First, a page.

story by Jamie Smith
When a local business owner or local representative of a national company visits the Northwest Arkansas Business Expo, that person has the potential of finding a local business to fulfill a need rather than discovering similar services or products from outside the region.
The art of networking and the ability to showcase business products and services is the focus of the annual Rogers-Lowell Chamber of Commerce event, which was held Tuesday (Aug. 12) in Rogers. The expo has taken on several forms in the more than 10 years that the chamber has been sponsoring the expo. Some years it has included an intense, one-day conference schedule with the business expo happening concurrently in the same location.
This year, said Steve Cox, vice president of economic development for the Rogers-Lowell Chamber, the focus was on the expo with three technology-related workshops in the afternoon. The event concluded with a Business After Hours networking event.
“We wanted to focus on the business community,” Cox said.
Instead of one day of conference sessions, the chamber created the Chamber University program, which features seminars throughout the year. Created in conjunction with the Arkansas Small Business and Technology Development Center at the University of Arkansas’s Walton College, these “University” sessions help small businesses develop and grow.
“It’s a continual schedule of business (workshops) instead of just one shot in one day,” Cox said.
This year’s expo featured about 150 vendors with many industries represented. The NWA Business Expo is known as the biggest and best in the area, Cox said.
While the success of the expo is not considered an economic indicator in of itself, several factors do indicate that Northwest Arkansas’ economy is improved. For example, in July 2012, NWA had the same number of employed people as it did before the recession. The national figures could only claim that about three months ago, Cox said.
According to the 2012 State of the Northwest Arkansas Region Report from The Center for Business and Economic Research at the Sam M. Walton College of Business and the NWA Council, the economy was already starting to show signs of improvement several years ago.
“Since the beginning of the recession in 2008, Northwest Arkansas employment declined 2.3%, a smaller loss than all but one peer region,” the report reads. “However, the recovery of the Northwest Arkansas region was evident in the growth in employment between June 2011 and June 2012, when the region added 7,200 jobs. The total nonfarm employment in Northwest Arkansas in June 2012 stood at 211,100, which represents a new peak employment.”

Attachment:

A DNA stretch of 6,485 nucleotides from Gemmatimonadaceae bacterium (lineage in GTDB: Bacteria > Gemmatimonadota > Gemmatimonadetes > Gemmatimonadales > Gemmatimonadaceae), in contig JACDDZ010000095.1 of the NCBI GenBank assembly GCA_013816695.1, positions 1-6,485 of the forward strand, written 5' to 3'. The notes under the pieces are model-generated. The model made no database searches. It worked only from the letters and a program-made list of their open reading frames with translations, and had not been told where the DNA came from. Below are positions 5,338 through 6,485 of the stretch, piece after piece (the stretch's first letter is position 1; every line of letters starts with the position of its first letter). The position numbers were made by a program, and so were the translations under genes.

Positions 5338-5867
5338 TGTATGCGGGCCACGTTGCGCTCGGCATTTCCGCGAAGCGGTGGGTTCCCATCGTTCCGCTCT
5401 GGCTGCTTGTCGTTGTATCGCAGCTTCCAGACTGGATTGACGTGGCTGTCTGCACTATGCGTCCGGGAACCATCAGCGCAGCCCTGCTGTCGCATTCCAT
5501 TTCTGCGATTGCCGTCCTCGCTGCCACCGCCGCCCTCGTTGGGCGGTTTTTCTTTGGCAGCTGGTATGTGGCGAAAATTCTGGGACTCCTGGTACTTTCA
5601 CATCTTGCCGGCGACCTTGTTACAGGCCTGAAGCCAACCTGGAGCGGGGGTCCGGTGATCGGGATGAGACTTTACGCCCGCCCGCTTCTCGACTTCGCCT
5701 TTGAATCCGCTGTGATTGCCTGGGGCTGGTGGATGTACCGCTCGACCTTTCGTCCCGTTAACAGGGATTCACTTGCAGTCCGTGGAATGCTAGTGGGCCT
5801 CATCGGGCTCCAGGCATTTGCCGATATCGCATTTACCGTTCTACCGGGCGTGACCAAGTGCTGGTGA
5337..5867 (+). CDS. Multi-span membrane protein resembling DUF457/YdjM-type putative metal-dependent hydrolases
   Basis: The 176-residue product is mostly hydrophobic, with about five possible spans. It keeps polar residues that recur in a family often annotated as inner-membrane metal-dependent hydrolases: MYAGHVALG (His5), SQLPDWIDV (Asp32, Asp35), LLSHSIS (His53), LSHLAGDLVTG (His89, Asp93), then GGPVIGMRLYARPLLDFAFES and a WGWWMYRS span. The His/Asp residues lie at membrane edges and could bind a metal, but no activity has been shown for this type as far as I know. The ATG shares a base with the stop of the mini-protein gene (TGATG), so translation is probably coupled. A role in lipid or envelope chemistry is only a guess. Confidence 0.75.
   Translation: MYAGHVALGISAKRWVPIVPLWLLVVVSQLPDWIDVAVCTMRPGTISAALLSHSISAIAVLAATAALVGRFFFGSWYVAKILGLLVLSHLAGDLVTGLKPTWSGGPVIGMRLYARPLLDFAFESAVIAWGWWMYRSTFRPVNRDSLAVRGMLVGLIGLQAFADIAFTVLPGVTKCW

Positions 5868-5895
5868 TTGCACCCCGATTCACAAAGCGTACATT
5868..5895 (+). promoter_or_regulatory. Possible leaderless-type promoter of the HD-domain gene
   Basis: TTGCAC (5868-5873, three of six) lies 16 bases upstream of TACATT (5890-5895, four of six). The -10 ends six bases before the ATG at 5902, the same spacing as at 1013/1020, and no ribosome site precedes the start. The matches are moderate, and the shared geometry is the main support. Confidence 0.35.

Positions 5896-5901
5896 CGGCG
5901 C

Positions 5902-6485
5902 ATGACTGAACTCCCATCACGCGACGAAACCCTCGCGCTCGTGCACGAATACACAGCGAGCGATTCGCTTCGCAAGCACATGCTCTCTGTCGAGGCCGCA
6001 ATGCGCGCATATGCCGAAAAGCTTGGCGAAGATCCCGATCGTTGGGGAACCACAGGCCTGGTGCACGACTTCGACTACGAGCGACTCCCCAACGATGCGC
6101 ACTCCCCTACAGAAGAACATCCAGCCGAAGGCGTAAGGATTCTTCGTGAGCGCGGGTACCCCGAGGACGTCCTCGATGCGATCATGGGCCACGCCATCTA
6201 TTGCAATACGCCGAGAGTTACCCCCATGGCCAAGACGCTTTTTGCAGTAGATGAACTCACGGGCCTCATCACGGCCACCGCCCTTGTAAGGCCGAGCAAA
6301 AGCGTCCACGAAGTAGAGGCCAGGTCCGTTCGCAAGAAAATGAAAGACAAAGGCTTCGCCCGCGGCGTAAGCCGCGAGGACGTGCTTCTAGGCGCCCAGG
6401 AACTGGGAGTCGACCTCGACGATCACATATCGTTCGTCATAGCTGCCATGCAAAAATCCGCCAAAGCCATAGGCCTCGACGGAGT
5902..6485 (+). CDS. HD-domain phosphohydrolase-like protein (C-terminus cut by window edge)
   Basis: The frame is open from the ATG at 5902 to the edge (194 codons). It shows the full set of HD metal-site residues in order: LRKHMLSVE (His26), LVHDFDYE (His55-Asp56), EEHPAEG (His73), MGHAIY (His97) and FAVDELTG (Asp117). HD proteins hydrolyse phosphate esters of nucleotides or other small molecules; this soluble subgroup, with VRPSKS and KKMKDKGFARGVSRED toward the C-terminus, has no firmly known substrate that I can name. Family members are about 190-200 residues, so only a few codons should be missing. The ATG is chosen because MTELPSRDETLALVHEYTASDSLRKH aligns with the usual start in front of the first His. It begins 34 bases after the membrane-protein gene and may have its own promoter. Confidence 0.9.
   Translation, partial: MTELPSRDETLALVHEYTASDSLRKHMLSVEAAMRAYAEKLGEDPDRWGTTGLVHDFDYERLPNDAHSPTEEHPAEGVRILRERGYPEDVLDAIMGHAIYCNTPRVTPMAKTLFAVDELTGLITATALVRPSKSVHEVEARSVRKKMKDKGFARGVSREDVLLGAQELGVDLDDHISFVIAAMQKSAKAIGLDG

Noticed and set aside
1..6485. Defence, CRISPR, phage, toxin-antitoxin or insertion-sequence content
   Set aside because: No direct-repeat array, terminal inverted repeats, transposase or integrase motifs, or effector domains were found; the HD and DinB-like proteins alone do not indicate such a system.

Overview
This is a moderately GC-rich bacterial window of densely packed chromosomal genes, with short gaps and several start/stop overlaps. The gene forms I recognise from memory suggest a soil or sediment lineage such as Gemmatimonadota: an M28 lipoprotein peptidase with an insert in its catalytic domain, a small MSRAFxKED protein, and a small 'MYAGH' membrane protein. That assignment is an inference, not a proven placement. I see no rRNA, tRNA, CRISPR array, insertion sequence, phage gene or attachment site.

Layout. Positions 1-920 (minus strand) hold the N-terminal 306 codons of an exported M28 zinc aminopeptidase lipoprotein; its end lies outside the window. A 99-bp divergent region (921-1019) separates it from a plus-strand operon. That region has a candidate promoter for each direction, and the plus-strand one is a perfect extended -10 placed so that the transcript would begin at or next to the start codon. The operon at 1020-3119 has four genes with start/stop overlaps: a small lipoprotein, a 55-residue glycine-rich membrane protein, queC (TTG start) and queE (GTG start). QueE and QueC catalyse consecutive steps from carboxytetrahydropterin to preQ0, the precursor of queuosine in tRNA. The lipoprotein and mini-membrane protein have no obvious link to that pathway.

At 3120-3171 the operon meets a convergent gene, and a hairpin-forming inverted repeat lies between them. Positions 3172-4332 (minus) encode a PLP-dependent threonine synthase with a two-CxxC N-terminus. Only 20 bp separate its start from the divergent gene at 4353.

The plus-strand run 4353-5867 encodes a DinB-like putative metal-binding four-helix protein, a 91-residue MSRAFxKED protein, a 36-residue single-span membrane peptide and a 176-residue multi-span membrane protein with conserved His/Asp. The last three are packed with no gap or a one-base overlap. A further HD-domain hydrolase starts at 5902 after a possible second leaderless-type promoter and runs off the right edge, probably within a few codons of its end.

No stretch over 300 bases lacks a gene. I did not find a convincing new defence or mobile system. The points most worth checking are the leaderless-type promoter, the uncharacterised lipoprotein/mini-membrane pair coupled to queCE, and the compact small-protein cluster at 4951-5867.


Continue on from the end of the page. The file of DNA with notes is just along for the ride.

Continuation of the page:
Continuing, the report noted: “The region added an additional 8,800 jobs between June 2012 and June 2013. Employment in the region reached a new peak level of 219,300 in April 2013 before seasonally dropping to 218,700 in June 2013,” the report reads.
Cox said a growing number of companies are seeking trained labor workers, which means that the approximately 500 workers from Superior Industries in Rogers who recently learned they plant was closing will be able to find jobs.
“There’s a dramatic need for skilled labor in Northwest Arkansas,” he said. “These families will be able to find (employment).”
Steve DeMent, president of New Life Graphics in Rogers, said he’s beginning to see more economic growth and people have more disposable income again. The printing company began two years ago as a faith-based graphic tee company and it’s now a full print shop. They offer a startup business package it’s been a popular choice for the many new businesses coming into the area, he said.
Tuesday (Aug. 12) was the company’s first time to participate in the Expo. Previously, they had operated on word of mouth but wanted to have more business-to-business contacts. DeMent said he found more success by going to each booth and networking with other business leaders.
Java Dave’s Coffee is based in Tulsa, Okla., and has warehouses in Jopin, Mo., and Rogers. Ashley Massey works in the company’s water sales department and she was one of several representatives from the company at the expo. She said the expo provides the opportunity to support a local economy that supports their business and for them to interact with some of their clients. They also usually earn new business from the expo each year, she added.
The RoArk Group sponsored all of the signage at the expo and they had a booth at the event. The company is celebrating 40 years of being in business and they’ve participated in the expo for several years. Dawn Stewart is a marketing and promotional products specialist with the company and she agreed that the expo is an excellent networking tool.
Stewart also said she’s seeing signs of overall business growth in the region. She said while some may say “print is dead,” RoArk is seeing that businesses are finding ways to utilize print services and incorporating those with other services.